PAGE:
BEGINNING MY ORCHESTRAL CAREER
WITH THE EDMONTON SYMPHONY
By Bianca Chambul
In an instant, my life had changed.
I had broken through what I believed was the biggest barrier to having a career as an orchestral musician: winning an audition.
Seven summers before, during my time with the National Youth Orchestra of Canada, a faculty member shared with us eager young students, “The people you meet today will be your colleagues for the rest of your life.” The following NYOC season, I was assigned to a chamber group with Max Cardilli, a member of the double bass section that year, to perform Stravinsky’s L’histoire du soldat.
All he sent was a picture of a newly-released audition notice for a bassoon vacancy in the Edmonton Symphony, below which he had typed, “Please consider taking this audition!”
I hadn’t been keeping a close eye on audition announcements in the last year and wasn’t aware of this opening. It piqued my interest since it was a principal position and the orchestra was also in my mom’s hometown, where I have many extended family members.
The audition date was scheduled for June 24, 2019, about six weeks away. That sounded like just barely the right amount of time.
“I know one thing,” I said to her, pacing outside the orchestra’s concert hall on a beautiful day: “I’m getting out of the first round next time. This isn’t happening again.”
SLIVERS OF TIME
The question was, would my absence request be approved for a couple of days, especially right at the beginning of the festival?
Following Mr. Kamins’ advice, I contacted Music Academy’s administration and Dennis Michel, second bassoonist of the Chicago Symphony, who would be teaching at Music Academy along with Mr. Kamins.
Mr. Michel encouraged me to take the audition and within a few days, the administration graciously granted my request.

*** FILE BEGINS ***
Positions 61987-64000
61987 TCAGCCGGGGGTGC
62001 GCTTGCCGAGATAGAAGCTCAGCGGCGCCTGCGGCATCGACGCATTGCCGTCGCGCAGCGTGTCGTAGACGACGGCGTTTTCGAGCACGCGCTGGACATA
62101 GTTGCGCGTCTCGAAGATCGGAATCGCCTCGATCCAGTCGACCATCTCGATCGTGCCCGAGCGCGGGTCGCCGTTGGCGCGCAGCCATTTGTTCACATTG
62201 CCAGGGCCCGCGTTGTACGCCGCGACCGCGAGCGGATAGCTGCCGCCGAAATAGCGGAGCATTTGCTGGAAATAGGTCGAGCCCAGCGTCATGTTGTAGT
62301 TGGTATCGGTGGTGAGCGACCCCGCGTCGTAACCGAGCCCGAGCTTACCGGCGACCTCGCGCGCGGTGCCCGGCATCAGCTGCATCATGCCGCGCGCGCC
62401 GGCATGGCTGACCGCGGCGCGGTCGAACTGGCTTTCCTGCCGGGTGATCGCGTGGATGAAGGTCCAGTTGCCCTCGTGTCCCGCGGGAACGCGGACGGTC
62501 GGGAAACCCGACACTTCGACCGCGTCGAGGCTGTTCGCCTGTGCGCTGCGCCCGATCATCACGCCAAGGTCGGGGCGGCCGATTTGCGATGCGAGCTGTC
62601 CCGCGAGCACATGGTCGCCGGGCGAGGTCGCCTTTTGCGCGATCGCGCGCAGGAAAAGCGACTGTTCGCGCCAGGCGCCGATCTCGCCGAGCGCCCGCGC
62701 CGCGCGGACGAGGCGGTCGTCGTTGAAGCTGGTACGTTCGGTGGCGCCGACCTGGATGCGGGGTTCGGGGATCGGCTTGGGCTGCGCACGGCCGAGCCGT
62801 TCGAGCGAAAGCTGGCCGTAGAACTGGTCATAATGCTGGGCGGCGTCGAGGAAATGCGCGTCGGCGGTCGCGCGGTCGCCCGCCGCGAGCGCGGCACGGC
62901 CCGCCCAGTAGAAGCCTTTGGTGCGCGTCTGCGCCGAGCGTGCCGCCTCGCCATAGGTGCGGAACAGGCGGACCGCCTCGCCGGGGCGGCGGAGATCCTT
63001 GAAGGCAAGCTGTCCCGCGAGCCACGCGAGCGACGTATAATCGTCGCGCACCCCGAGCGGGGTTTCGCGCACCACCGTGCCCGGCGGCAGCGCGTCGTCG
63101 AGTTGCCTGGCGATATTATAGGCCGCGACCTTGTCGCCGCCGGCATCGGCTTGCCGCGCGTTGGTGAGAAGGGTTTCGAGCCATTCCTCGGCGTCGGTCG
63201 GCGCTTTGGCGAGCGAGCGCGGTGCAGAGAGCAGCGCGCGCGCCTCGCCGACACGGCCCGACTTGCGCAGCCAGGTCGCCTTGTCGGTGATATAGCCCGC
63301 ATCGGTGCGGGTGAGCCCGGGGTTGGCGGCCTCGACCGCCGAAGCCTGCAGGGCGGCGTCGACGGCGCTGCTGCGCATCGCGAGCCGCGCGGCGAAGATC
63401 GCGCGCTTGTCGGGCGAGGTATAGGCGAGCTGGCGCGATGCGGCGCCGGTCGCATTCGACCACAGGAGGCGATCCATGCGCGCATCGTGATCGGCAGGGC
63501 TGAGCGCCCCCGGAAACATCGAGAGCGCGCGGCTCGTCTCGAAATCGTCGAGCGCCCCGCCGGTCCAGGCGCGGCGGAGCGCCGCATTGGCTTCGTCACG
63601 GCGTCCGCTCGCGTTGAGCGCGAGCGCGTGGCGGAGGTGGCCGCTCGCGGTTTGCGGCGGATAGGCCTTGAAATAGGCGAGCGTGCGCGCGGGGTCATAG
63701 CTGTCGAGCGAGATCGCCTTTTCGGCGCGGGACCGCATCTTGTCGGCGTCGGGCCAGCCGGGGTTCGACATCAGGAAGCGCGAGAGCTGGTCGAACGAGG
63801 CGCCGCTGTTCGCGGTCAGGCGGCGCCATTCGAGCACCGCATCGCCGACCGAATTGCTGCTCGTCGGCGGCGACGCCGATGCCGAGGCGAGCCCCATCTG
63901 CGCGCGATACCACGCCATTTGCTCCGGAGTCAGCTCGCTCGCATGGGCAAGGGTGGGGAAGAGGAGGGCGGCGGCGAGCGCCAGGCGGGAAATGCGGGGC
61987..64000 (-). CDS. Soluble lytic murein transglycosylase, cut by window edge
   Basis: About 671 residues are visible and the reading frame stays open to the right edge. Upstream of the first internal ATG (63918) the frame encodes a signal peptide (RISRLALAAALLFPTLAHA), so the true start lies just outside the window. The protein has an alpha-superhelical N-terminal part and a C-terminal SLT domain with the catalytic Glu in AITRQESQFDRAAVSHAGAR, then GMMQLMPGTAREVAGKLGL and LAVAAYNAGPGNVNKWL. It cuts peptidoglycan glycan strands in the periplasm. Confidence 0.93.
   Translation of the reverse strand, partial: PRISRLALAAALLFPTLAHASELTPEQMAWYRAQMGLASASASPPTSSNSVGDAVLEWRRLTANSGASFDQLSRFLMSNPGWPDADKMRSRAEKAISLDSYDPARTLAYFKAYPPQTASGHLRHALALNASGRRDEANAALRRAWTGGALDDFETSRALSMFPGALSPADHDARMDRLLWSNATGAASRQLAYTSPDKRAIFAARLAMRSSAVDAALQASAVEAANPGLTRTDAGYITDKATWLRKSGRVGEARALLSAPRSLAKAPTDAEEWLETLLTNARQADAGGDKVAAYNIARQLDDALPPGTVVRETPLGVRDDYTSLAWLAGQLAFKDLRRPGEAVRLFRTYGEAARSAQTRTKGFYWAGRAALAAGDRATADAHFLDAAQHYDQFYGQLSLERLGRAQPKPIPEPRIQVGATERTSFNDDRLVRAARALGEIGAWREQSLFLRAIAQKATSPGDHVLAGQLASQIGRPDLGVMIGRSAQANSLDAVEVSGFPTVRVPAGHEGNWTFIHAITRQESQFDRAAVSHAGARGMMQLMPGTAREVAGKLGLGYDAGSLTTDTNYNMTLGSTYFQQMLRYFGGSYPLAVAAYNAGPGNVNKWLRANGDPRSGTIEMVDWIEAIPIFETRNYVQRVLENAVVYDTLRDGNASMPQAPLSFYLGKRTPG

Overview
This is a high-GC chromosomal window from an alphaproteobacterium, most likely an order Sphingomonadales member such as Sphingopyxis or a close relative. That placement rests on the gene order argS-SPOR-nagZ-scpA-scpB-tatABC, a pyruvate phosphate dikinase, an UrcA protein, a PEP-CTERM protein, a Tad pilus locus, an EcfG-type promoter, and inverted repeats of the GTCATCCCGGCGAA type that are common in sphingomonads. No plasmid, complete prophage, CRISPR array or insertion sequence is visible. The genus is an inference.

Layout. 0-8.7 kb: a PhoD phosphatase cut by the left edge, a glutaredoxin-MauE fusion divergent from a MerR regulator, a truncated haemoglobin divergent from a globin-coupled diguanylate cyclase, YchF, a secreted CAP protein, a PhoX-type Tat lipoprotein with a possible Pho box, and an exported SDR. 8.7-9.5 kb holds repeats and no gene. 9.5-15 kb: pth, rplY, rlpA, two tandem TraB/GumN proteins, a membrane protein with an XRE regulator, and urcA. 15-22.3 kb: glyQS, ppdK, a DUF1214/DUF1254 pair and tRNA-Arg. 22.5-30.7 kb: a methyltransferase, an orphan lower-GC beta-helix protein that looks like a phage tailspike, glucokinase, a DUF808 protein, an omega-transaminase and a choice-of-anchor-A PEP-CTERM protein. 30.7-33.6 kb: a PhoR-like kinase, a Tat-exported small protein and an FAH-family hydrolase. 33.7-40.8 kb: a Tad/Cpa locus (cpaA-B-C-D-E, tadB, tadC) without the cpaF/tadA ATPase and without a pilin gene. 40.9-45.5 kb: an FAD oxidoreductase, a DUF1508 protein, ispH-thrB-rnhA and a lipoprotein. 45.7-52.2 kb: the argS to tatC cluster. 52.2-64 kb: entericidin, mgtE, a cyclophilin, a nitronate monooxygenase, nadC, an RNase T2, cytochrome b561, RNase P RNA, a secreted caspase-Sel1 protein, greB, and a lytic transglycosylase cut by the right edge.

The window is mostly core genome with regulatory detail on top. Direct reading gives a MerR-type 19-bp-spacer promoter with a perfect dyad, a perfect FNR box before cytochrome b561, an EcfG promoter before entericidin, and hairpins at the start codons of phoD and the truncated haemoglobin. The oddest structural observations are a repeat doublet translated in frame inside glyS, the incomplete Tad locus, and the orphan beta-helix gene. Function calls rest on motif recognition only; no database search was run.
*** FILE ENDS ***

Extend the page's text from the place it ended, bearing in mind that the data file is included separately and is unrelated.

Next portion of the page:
Malcolm Gladwell’s book, The Outliers, analyzes why certain people stand out and succeed while others don’t. There is often only a sliver of time to take advantage of the right opportunities, and I had the right support system to follow through. The Music Academy gave me their blessing to go ahead with the audition, and then my parents agreed to cover my travel and accommodation expenses. Without these two elements rapidly falling into place, this chance could have slipped through my fingers.
SIX WEEKS TO GO
In 2015, I purchased an audition course created by Rob Knopper, percussionist at the Metropolitan Opera. I didn’t seriously dive into it until two auditions came up in 2017, a year after I had graduated from the University of Toronto. When I began implementing Rob’s principles in auditionhacker, I finally broke my streak of not getting out of the first round to making the finals in one audition and advancing in another.
To summarize, it involved steps that may seem obvious to experienced players, but ones that I didn’t think of: using timelines to realistically schedule in the required work, creating a playlist, thorough excerpt research, making repertoire booklets, a rigorous self-recording and note-learning component, and mock auditions.